Of course, I have my quibbles with Politics as Markets. (What academic wouldn’t?) Its fixation with competition arguably reflects its era, when uncompetitive U.S. House races, in particular, were seen as a major national problem. Today, we face a host of democratic threats unrelated to lack of competition, like pervasive misinformation and a waning commitment (among some) to free and fair elections. I also wish that Rick and Sam had fleshed out their proposal in certain respects. For instance: How exactly should competition be measured? Should competition be conceived only as a sword (to attack anti-competitive practices) or also as a shield (to defend pro-competitive practices)? And what’s the empirical evidence that specific practices actually are anti- or pro-competitive? Most fundamentally, I diverge from Rick and Sam in the priority I place on competition. I certainly think it’s an important democratic value. But more vital still, I argue in several articles and a forthcoming book, is alignment between governmental outputs and popular preferences. A polity can still be democratic (I think) if its elections are uncompetitive but its government largely does what its people want. But if the link between public policy and public opinion is broken (in my view) so is democracy itself in any meaningful sense.

To be clear, these are cavils—not foundational disagreements—with Politics as Markets. In my alignment work, in particular, I endorse Rick and Sam’s move from rights-versus-interests balancing to structuralist, functionalist analysis. I also share their interest in competition, just as a driver of alignment rather than the ultimate desideratum for scholars, judges, and policymakers. Put differently, if Politics as Markets is now the central cleavage of election law, I know on what side of that divide I stand. It’s Rick and Sam’s side.

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The laudable Pico decision

Justin and Rick have already noted the California Supreme Court’s major decision yesterday about the CVRA. I wanted to flag a few reasons why the decision is commendable — a model for state voting rights acts (and courts construing state voting rights acts) in other states. First, the court properly held that liability can’t be established based on racially polarized voting alone. It would be quite troubling if this were the only element of a racial vote dilution claim. Racially polarized voting is very common in American elections, so if this were all that had to be shown, few electoral systems would be safe from plausible challenges. Additionally, the existence of racially polarized voting doesn’t necessarily mean that some other system would improve minority representation. If a minority group couldn’t secure more representation under any other system, it’s a stretch to say its vote is diluted under the status quo.

Second, the court held that a plaintiff must identify a lawful alternative system under which the plaintiff’s class would be better represented. This approach nicely solves the well-known problem of the benchmark for assessing vote dilution. Under this approach, the benchmark isn’t proportional representation or maximal representation or (as under the federal VRA) the representation that would follow from drawing reasonably-configured majority-minority districts. Instead, the benchmark is simply whatever lawful alternative system a plaintiff specifies. Dilution is present if the plaintiff’s class would, in fact, be better represented under that system than under the status quo.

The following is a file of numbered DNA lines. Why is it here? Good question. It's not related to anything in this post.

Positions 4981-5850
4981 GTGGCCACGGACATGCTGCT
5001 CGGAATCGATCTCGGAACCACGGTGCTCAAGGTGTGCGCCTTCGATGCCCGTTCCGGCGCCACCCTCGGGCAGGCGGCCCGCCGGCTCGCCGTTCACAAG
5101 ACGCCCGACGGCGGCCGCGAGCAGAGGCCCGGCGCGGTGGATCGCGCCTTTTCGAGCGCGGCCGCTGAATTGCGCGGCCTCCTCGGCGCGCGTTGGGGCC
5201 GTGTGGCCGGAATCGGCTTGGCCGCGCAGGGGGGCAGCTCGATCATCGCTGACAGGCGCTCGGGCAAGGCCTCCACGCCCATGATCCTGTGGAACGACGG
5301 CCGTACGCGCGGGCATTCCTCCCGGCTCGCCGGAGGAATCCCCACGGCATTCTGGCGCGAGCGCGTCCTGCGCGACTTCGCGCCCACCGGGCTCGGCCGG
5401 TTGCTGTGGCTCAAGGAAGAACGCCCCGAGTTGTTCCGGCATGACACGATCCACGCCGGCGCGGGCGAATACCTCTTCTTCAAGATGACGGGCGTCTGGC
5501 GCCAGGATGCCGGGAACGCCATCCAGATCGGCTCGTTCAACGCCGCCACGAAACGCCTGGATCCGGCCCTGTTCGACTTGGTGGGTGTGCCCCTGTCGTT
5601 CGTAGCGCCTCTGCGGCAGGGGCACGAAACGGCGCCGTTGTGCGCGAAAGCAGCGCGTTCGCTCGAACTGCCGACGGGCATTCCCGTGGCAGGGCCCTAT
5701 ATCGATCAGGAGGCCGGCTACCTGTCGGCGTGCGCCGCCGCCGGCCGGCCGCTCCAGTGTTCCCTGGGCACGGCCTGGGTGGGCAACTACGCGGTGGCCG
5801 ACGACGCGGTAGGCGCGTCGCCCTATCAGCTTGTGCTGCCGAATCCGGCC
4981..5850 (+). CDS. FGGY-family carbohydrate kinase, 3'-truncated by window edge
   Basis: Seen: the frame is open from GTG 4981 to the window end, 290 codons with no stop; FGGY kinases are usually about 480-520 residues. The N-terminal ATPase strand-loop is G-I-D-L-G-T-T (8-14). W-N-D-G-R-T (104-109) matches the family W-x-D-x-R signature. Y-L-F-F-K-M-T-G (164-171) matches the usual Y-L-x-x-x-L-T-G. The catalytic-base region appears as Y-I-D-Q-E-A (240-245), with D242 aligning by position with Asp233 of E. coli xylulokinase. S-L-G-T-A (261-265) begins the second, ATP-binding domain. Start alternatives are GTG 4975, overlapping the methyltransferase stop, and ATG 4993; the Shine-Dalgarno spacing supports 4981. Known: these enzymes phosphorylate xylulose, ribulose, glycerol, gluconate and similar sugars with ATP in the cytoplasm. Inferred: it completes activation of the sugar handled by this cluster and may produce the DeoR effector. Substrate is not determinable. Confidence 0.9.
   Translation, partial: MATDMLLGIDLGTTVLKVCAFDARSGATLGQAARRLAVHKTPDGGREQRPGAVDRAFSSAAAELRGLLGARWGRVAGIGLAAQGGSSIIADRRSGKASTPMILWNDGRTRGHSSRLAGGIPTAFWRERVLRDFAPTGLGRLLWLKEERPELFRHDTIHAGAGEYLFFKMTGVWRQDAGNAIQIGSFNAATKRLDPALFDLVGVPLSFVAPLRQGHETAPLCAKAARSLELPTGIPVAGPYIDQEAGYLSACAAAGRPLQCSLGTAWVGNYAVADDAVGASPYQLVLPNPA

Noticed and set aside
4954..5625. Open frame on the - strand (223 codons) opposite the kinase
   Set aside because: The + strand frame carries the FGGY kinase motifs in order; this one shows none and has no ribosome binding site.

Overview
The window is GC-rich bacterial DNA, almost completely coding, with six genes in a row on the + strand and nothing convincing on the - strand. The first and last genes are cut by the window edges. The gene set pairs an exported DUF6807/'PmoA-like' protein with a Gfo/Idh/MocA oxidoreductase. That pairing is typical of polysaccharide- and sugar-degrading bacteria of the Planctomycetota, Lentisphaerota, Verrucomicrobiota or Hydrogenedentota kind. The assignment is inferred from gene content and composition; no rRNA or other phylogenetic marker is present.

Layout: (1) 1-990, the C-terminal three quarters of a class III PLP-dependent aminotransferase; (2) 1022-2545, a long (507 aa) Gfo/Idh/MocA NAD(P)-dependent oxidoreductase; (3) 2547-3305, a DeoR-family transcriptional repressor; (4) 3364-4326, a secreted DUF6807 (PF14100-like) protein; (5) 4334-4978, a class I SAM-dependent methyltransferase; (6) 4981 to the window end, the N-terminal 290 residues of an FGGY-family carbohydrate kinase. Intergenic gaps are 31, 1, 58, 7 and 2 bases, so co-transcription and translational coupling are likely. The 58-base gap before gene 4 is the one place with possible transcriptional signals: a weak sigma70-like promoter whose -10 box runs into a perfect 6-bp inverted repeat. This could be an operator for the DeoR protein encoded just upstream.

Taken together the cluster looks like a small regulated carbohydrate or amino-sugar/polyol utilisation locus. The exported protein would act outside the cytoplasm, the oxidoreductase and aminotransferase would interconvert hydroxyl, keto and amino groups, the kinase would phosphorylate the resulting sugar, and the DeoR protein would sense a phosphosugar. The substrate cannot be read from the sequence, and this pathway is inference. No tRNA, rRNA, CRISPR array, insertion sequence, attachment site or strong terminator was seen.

Finally, the court made clear that a plaintiff can identify an alternative other than a single-member-district map. In particular, a plaintiff can put forward a system of proportional representation using cumulative, limited, or ranked-choice voting. A couple California cities have recently switched from at-large elections to systems of proportional representation after being threatened with CVRA lawsuits. These systems promise better minority representation than single-member districts along with fewer policymaking pathologies. It’s wonderful news that the court explicitly recognized these systems as viable alternatives to the status quo. Hopefully this will encourage more CVRA litigants to consider these systems as remedies when violations are found.

I should also note that the court’s holdings are perfectly consistent with the recommendations that Ruth Greenwood and I offered in our recent article on state voting rights acts. We advised that (1) liability should be based on both racially polarized voting and minority underrepresentation; (2) the plaintiff should be responsible for identifying the benchmark relative to which vote dilution is determined; and (3) systems of proportional representation should be favored as remedies for vote dilution. In all these ways, the CVRA now corresponds to our conception of best practices for state voting rights acts.

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Amicus brief on computer algorithms in racial gerrymandering cases

Harvard Law School’s Election Law Clinic filed this amicus brief today, on behalf of Jowei Chen and me, in Alexander v. South Carolina State Conference of the NAACP. The brief explores the uses of redistricting algorithms in racial gerrymandering litigation. Here are some excerpts from the introduction: